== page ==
Since the beginning of this year, ISIL has published more than 1,700 messages online, including videos and online magazines, he said. Some social media providers take quick action to shut down ISIL recruiters, but others do not, he added.
"There is still much work to be done to encourage greater vigilance and broader sense of corporate responsibility to address this threat to public safety," Mulligan said.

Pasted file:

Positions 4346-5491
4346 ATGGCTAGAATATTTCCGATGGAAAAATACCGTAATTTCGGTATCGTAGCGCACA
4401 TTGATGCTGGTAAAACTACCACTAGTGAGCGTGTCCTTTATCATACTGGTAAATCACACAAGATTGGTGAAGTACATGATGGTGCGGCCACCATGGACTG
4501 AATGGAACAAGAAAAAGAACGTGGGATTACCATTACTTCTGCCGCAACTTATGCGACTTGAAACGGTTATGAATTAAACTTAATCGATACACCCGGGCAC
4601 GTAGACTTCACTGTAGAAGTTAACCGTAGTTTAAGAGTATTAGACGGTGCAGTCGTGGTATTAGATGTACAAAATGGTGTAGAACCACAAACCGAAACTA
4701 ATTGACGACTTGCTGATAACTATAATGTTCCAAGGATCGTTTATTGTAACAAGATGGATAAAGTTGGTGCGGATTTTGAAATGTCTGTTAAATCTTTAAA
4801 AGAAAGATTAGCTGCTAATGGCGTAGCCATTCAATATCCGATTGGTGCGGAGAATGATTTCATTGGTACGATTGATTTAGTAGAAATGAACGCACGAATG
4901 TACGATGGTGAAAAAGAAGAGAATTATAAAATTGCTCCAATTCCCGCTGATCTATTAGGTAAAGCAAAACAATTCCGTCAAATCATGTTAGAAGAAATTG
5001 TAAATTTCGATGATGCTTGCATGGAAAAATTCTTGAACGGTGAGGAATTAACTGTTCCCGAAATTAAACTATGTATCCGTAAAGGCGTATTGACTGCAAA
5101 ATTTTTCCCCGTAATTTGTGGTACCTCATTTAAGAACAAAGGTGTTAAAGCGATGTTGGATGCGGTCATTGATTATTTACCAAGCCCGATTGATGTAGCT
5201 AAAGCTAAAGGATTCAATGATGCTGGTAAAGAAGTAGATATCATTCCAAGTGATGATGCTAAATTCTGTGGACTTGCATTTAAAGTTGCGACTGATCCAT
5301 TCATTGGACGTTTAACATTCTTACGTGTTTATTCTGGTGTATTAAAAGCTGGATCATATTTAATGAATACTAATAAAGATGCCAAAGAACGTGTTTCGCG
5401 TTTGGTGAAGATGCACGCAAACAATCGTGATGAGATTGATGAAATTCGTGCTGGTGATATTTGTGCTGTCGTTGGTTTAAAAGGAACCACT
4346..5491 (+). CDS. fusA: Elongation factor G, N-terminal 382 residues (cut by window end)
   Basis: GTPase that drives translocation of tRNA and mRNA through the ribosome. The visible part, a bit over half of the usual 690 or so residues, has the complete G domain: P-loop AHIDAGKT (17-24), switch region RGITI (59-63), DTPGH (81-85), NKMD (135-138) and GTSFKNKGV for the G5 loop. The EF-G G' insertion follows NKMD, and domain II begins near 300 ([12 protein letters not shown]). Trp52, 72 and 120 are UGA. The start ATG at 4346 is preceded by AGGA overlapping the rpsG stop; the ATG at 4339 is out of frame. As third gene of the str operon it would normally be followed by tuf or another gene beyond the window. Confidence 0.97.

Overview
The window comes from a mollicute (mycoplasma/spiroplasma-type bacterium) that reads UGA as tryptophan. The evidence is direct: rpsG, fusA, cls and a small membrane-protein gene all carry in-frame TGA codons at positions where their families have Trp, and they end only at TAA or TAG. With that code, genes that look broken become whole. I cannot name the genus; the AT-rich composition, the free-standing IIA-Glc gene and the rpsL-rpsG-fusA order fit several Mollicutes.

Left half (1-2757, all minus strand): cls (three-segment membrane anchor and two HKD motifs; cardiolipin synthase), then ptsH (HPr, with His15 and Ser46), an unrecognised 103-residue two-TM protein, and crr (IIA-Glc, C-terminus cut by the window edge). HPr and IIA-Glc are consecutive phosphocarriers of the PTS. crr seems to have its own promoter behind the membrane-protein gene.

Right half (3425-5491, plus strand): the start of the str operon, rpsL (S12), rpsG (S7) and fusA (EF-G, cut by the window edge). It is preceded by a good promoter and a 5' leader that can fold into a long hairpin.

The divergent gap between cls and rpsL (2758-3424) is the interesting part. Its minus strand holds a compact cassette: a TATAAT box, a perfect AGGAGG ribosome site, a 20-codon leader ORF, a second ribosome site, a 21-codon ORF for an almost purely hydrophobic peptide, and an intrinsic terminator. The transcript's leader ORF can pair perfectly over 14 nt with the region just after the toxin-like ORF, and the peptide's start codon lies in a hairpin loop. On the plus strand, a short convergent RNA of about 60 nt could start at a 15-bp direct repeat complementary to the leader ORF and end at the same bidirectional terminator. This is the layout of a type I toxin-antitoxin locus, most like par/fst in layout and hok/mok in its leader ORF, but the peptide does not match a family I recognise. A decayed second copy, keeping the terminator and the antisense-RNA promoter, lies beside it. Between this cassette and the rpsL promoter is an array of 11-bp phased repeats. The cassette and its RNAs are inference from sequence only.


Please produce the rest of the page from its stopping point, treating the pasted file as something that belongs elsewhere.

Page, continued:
Neither Mulligan nor Steinbach named the companies they were most concerned about, although McCaul mentioned anonymous messaging apps Kik and Whatsapp as well as "data-destroying" apps Surespot and Wickr.
Most lawmakers didn't question Steinbach's call for a rewrite of CALEA, although Representative Will Hurd, a Texas Republican and former CIA officer, said the proposed changes would have implications for privacy.
"I'm a little bit nervous when we start talking about CALEA expansion," Hurd said.
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